It’s funny how much the losers in so many movies remind me of myself.  I don’t completely understand why I feel this way, but I always seem to share similar attributes with the characters in the movies who seem to have no luck at all.  Is it that I am a loser myself, which makes it easy for me to relate?  Maybe it is that I am that guy who can’t seem to get it together no matter how hard he tries.  Truth is, I think I am that man.  But why are these movies so popular?  Are there more people out there, like myself, who fall into this very same category?  Maybe we all have these insecurities about ourselves.  I think Hollywood is aware of our insecurities.  Writers and producers always seem to try to paint the picture of their main characters as the common man.  If this is true, I may not be as alone as I think I am in this world.  Maybe we all see ourselves in dim light.

I can remember times in my past that I looked at my situation in life and thought to myself, ‘Nobody will ever want to be with someone like you.’  I have thought this about relationships, friendships, jobs, you name it.  I have felt failure in ever category imaginable.  I find it funny though because I also like myself.  I look at myself in the mirror and say, ‘You’re not so bad.  In fact you’re kind of cute, and funny, and just an amazing person who anyone should love to be with.’

Our insecurities shape who we become in the public eye.  People never want to be around someone who doesn’t like themself.  Question is, how can somebody like themself when no one around them treats them respectfully as a person.  It’s a double delimna.  It’s a scale that is hard to balance.  I don’t think as many people view us unfavorably as we might make ourselves believe.  We are just as much the perfect person in the movie as we are the loser.  This all depends on whose eyes we are looking through.  I would like to think that other people see me the way I see myself when I look in the mirror with encouraging thoughts.  Maybe we aren’t all that bad.  We should find courage in the promise we see in ourselves.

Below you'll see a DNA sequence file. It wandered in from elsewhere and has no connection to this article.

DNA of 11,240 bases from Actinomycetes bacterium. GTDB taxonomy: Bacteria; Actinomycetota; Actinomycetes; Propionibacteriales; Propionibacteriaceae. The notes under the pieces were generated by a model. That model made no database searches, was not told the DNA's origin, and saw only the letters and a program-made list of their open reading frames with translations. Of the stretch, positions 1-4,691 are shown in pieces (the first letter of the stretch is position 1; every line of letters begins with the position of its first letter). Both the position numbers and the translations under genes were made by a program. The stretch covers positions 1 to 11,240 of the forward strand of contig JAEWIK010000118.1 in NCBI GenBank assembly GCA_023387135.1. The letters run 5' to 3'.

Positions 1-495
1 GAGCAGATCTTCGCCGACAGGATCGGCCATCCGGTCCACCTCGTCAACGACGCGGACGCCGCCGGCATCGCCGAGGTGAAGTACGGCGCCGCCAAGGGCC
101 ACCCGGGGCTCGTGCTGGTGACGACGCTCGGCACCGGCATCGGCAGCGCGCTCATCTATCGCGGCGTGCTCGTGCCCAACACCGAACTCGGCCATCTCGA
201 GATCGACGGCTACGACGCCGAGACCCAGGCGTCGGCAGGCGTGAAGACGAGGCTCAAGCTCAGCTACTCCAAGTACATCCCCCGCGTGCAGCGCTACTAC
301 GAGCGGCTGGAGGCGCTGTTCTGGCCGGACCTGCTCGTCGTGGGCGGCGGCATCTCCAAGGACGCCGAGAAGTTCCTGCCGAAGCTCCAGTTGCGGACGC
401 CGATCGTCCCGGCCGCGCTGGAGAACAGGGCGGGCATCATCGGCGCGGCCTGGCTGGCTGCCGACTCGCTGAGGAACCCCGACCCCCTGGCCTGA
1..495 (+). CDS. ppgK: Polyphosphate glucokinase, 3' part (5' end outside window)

The next time you look in a mirror, don’t see the person that is a failure.  You are not a failure.  If anyone can look at you and tell you that you aren’t good enough to make the cut, I can say pretty assuredly, the same person who tells you that is struggling to make the cut themself.  We all deal with issues of insecurity.  It is the people who look in the mirror and believe the positives thoughts, who overcome these insecurities.  You are not a loser.  You are not a failure.  I look at my own life and worry about the areas where I have failed.  While sometimes that is a sad story, it still doesn’t make me any better or worse than the next person.  We all make good choices, we all make bad choices.  No one is immune.